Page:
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PCBB Banc Investment Daily August 27, 2013
Banc Investment Daily
August 27, 2013

A Herculean Effort to Understand Employment

Yesterday we explored the measurement of GDP, as we delved into this key economic measure, its volatility and potential impact on you as a community banker. Today, we move on to another important barometer of the economy, the many-headed hydra of Employment. If you recall the Greek mythological character Hydra, she was a serpent-like water creature who served as the guardian of the underworld. It was one of the labors of Hercules to slay her, which was no easy task because each time a head was cut off, two more immediately grew back. Ancient Greek poets described more heads than paintings on Greek vases indicated, but then again there is only so much room to paint on a vase.
Employment is one of the most widely watched indications of strength or weakness in the economy and we judge this primarily using the monthly increase in total non-farm payrolls and the unemployment rate. These numbers are released by the Bureau of Labor Statistics (BLS) on the first Friday of each new month and represent the previous month's activity. This news often prompts significant movement in market interest rates if it's found to be better or worse than expected.
For non-farm payrolls, the BLS takes information from the Household Survey conducted by the Bureau of Census. The survey provides information on employment of the US population and classifies it by age, sex and other characteristics. The survey of Current Employment Statistics looks at about 150,000 work sites, both public and private, to provide industry information on hours and earnings.
Then there is the misleading unemployment rate. The rate is the number of unemployed as a percentage of the total civilian labor force. If the size of the civilian labor force falls and the number of unemployed falls a bit more, then the unemployment rate drops (but not really due to strength). Looking at the participation levels of the US labor force in the 1990s, a rate over 70% was the norm. Today, participation rates are just over 63%, meaning a smaller percentage of adults are working. It's interesting to note that the rate has continued to drop post- recession and is at a lower level now than it was in 2008 or 2009.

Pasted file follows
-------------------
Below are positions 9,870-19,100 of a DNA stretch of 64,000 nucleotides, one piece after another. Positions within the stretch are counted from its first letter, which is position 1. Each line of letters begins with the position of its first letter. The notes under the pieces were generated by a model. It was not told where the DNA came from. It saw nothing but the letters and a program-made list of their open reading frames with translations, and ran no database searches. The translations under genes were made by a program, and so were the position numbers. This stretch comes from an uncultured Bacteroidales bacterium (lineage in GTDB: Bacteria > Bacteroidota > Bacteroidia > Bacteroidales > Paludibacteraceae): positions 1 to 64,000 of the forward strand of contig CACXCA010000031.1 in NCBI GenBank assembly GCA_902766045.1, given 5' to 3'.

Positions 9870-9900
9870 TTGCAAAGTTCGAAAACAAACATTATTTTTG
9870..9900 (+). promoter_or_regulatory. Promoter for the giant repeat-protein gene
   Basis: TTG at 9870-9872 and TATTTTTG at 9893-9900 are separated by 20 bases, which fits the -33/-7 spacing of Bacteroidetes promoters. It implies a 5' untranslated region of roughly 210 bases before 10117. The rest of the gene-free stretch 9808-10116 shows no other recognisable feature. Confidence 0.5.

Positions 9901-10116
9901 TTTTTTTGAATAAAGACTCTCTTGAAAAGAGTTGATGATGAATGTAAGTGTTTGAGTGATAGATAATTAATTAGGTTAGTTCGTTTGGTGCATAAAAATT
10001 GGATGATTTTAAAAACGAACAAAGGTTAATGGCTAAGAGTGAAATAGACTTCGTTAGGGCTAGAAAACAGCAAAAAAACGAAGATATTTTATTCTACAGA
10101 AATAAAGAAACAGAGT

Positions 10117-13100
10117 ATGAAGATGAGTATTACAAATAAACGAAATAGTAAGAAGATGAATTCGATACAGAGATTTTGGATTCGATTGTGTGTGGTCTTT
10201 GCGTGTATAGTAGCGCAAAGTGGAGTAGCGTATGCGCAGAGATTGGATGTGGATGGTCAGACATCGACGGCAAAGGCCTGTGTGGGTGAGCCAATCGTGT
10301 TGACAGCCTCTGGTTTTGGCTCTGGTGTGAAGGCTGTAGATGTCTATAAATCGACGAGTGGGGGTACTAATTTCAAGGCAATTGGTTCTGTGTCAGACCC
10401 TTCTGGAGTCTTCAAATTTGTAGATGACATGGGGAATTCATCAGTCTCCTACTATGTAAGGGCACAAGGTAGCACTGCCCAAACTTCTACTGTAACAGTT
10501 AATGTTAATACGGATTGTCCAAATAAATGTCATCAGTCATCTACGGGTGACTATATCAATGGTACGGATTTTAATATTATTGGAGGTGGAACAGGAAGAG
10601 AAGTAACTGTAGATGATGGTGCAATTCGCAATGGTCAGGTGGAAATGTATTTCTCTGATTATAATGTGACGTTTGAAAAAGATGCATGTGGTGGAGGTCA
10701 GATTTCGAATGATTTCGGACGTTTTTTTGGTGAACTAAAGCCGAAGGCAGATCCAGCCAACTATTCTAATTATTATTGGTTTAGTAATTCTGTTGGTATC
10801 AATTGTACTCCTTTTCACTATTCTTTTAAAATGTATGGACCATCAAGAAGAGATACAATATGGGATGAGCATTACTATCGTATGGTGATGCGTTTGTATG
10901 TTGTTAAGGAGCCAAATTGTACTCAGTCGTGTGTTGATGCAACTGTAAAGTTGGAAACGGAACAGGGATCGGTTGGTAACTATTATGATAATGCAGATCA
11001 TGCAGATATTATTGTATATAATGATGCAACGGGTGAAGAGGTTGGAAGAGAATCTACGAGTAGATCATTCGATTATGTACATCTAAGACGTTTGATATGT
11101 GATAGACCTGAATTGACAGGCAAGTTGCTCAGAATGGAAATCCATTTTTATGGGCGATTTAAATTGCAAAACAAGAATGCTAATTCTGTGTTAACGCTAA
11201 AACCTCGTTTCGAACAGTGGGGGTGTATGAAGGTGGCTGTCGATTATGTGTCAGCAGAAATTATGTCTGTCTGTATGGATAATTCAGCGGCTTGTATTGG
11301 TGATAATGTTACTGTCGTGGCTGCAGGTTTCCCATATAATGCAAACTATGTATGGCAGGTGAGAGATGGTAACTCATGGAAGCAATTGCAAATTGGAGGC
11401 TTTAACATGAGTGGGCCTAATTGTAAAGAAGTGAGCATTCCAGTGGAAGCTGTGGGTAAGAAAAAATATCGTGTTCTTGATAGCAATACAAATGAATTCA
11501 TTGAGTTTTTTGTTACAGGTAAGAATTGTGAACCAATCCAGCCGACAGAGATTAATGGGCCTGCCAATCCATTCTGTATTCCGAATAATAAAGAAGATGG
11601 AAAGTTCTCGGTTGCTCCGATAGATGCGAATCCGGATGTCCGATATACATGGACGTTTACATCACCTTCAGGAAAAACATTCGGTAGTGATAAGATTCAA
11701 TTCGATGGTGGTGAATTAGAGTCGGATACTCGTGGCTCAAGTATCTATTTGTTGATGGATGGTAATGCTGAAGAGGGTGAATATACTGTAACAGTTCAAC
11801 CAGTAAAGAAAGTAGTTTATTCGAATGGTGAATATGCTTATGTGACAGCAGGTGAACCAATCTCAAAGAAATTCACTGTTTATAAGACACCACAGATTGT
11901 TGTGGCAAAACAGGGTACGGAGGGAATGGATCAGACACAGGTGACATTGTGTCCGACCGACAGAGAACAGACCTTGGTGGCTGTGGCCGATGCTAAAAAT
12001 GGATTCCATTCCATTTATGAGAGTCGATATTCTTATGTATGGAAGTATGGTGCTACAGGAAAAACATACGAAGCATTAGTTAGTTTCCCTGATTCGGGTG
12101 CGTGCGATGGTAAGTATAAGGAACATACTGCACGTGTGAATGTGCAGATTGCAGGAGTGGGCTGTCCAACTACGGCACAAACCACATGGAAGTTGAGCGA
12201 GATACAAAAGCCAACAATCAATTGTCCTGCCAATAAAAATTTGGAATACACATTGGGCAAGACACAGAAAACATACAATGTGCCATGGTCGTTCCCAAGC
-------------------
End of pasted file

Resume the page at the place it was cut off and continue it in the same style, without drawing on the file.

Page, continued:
For employment, there are other indicators as well, such as weekly jobless claims (both initial and continuing). Then there is the ADP Employment Change, which shows jobs growth in the private sector (have been stronger than employment as a whole as government payrolls have dropped).
In the most recent July employment report, there was an increase of 162K jobs, fewer than the expected 185K. If you lop off a head of the hydra and take a closer look, we find that 65% of those jobs were part-time, plus more than 50% were low paying positions at retailers and restaurants. This year, low paying jobs have provided 61% of the nation's job growth although those industries make up only 39% of overall US jobs. Meanwhile, mid-paying industries have only contributed 22% of this year's jobs gain. Here again, chop another head off the hydra and you find that the previous two month's jobs increases were revised downward as well.
What should bankers do with this plethora of information on employment? Our advice is not to dwell on the volatility, but rather take note of the trends and business conditions in your business footprint. Then look for opportunity, maintain your level of great customer service and carry on in the herculean effort that is banking these days. By the way - yes, that's a bird on his head.